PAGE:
“The higher educated and the well-to-do tend to have a more critical attitude toward the government,” said Alexei Grazhdankin, deputy head of the Levada Center, a leading independent polling agency. “They have more self-esteem, feel more involved in the political process and demand respect from the authorities.”
Apparently, condescension is not limited to the West!
• Here’s a good television story about a farmer in Barton County, Missouri, who has been surrounded by very large hog operations. He’s measured pollution in the runoff that comes through his property. His cattle are suffering. His wife is suffering from depression. And he can’t get any help. Heartbreaking.
• Two researchers say restricting the kinds of foods available to school kids doesn’t work.
David Just and Brian Wansink, Cornell University professors, said they studied two schools in Utah. In one, all the school lunches included fruits and vegetables. The other served fruits and vegetables only when kids asked.
Turned out that the first school served 60% more fruit, but kids only ate 1% more than at the school where students had to ask for the good food.
The researchers recommend giving children choices. By giving kids the chance to buy chocolate milk, a school was able to vastly increase the number of lunches bought at a counter that served only healthful sandwiches, fruits and salads.
Children will choose their food no matter what we place in the lunch line, even if the choice is simply not to eat. If we impose too big a change, kids will simply bring their lunch from home or have pizza delivered at the side door. Or they may skip lunch altogether and wait for an after-school junk food binge.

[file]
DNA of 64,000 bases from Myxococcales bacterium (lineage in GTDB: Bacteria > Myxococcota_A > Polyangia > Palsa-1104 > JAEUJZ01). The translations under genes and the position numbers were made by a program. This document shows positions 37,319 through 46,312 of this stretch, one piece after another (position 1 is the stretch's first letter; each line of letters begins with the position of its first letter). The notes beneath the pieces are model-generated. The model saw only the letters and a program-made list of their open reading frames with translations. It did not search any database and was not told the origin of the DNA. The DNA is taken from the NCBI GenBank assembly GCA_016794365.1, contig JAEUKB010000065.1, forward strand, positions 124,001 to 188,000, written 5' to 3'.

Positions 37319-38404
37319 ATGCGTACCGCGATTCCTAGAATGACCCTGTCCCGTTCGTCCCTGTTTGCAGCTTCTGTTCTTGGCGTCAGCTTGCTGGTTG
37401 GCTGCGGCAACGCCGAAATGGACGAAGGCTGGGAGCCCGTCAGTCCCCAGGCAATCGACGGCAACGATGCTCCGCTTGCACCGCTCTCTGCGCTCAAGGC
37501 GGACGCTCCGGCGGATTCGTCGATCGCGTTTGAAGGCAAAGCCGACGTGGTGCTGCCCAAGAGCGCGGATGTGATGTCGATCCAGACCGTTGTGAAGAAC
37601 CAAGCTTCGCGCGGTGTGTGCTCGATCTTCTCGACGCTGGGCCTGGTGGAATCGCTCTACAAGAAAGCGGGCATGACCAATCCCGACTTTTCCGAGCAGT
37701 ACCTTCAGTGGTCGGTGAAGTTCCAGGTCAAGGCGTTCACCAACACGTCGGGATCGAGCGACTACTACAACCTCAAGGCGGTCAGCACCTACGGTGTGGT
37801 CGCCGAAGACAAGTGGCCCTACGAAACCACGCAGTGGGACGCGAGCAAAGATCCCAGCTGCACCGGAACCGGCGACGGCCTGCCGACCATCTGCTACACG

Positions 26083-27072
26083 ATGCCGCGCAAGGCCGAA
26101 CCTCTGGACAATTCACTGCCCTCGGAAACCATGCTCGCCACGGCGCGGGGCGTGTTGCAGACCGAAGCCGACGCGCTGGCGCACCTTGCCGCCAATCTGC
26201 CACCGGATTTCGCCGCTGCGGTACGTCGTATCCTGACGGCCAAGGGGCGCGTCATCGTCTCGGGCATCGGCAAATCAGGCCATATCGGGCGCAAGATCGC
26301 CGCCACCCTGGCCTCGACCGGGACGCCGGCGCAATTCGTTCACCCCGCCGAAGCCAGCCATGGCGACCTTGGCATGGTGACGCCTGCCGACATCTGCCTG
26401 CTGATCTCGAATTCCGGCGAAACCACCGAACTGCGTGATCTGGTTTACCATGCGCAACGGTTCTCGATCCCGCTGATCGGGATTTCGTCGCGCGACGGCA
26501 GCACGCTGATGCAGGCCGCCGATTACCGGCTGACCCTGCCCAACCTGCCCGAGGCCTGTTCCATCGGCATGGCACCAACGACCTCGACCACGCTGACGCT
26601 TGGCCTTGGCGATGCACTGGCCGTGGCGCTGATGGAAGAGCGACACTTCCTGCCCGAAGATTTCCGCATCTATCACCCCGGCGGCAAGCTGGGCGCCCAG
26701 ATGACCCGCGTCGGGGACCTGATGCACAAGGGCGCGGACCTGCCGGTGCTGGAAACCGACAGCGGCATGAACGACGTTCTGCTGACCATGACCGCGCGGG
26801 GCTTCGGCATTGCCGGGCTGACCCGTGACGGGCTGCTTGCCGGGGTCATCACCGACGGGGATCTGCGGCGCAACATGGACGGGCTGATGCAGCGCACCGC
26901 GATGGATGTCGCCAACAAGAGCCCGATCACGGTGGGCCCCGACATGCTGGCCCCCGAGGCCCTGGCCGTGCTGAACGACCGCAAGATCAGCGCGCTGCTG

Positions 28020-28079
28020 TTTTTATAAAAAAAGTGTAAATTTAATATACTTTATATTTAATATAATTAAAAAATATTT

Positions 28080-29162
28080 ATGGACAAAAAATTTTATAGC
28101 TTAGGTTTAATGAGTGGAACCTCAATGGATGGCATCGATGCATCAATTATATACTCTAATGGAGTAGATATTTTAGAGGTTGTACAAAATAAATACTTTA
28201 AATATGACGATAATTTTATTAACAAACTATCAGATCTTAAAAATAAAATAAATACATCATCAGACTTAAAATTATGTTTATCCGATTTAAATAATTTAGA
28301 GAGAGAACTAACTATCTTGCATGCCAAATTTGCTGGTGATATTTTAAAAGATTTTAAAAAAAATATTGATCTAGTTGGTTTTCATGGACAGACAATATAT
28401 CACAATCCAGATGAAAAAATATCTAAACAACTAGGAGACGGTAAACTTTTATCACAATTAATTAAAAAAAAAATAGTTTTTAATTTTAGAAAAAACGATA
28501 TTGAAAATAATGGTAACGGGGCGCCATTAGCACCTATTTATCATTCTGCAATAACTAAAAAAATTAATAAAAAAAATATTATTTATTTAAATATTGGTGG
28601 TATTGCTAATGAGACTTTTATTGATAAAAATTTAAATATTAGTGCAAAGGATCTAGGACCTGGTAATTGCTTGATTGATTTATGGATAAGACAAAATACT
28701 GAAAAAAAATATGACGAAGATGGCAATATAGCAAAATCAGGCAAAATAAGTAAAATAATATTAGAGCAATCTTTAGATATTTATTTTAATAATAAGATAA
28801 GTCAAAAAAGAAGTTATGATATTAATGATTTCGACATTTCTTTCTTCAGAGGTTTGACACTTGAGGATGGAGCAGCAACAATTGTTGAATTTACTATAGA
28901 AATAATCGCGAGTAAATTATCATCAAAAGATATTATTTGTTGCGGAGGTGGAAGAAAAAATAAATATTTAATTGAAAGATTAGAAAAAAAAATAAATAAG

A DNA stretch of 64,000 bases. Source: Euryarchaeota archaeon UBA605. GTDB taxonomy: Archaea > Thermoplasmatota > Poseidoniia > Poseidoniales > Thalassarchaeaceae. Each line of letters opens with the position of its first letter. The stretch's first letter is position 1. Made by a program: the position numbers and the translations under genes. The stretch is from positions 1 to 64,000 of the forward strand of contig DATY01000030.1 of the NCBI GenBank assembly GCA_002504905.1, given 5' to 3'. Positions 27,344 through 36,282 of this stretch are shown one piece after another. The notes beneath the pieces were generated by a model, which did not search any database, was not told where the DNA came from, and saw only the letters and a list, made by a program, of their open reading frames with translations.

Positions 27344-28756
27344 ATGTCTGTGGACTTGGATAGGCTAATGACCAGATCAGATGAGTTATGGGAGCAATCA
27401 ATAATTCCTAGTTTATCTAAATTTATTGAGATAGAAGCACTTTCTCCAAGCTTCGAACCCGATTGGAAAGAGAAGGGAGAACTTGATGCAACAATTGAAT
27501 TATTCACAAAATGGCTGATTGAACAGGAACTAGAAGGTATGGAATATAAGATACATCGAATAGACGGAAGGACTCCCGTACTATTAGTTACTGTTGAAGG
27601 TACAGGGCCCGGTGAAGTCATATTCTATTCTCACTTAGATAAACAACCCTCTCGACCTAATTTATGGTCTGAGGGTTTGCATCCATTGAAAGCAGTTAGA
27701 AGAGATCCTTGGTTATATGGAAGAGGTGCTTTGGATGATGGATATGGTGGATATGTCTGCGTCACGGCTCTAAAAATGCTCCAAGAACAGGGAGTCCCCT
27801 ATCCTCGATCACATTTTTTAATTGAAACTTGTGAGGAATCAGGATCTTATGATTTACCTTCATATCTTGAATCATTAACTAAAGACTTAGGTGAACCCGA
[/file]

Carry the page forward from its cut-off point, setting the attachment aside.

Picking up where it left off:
In an environment where choice rules, we need to make the more healthful choice the more attractive choice, not the only choice.
• Rural legislators are trumpeting an extension of subsidies for rural airports in a new Federal Aviation Administration budget.
“For communities in my home state of West Virginia, passage of the bill means a vital lifeline and engine of economic growth will be preserved,” said Rep. Nick Joe Rahall of West Virginia.
Nebraska Sen. Ben Nelson wrote:
This is an important victory for Nebraska and for rural communities across the United States. The communities and surrounding areas served by these airports use them as economic development tools to create local jobs. They rely on having commercial air service in order to stay connected to our nation’s transportation network, conduct business, and attract new companies and employees.
• Politico is saying Rep. Ron Paul is counting on rural Nevada in Saturday’s primary.